Musculoskeletal Ultrasound is a key component in the assessment and diagnosis of numerous complaints related to connective and soft tissue as described in the article Ultrasound Specialists. Musculoskeletal ultrasound is often better at depicting small structures such as ligament and tendon tears in the hands and fingers as well as soft-tissue foreign bodies that don’t show up well on X-rays or with MRI.
It is also a faster and more cost effective way to diagnose rotator cuff tears and biceps tendon problems. It provides excellent guidance during procedures involving the insertion of a needle into a joint, tendon sheath or bursa to provide drainage or precisely deliver medication.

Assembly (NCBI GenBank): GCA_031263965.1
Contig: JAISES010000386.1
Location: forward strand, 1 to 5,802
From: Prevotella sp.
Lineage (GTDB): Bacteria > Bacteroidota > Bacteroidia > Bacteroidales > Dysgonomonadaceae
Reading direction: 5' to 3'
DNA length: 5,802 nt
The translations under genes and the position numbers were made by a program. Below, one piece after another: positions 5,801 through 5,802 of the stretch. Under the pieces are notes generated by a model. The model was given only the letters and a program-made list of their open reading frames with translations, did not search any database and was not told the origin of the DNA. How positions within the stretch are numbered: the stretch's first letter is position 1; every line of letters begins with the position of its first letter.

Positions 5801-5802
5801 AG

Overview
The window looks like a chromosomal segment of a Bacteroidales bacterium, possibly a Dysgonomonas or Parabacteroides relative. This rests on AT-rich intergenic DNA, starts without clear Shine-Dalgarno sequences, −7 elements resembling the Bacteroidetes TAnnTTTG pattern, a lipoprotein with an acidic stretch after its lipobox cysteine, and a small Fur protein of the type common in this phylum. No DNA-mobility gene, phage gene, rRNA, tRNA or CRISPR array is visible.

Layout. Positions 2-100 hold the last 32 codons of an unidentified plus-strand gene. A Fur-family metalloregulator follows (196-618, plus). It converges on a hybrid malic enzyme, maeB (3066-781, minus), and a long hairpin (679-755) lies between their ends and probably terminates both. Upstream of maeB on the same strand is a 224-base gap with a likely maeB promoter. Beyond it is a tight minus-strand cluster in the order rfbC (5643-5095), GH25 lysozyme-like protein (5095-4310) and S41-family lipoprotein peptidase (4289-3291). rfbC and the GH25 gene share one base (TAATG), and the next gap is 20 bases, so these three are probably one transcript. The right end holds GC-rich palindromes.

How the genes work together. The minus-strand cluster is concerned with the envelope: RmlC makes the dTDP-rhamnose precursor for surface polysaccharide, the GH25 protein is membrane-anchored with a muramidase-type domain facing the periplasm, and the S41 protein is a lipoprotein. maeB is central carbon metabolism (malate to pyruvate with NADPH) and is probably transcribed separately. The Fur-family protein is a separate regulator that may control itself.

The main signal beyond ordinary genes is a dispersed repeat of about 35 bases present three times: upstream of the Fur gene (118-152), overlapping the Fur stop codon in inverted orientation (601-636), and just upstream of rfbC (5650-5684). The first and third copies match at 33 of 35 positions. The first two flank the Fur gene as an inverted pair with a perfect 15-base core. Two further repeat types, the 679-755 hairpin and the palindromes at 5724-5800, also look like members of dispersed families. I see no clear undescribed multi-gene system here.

Limitations of Musculoskeletal Ultrasound
Musculoskeletal ultrasound is limited in that it does not penetrate bone to any usable extent and therefore can only show the exterior surface of bony structures. The extensive presence of cartilage in infants does allow for musculoskeletal scanning of bony areas, however. Cartilage surrounding the hip and shoulder sockets is also hard to scan because of its proximity to bone. Bone tumors and other solid masses must be assessed using other methods, and even soft tissue tumors are better evaluated using MRI. Furthermore, ultrasound is not helpful in diagnosing whiplash and other types of back pain.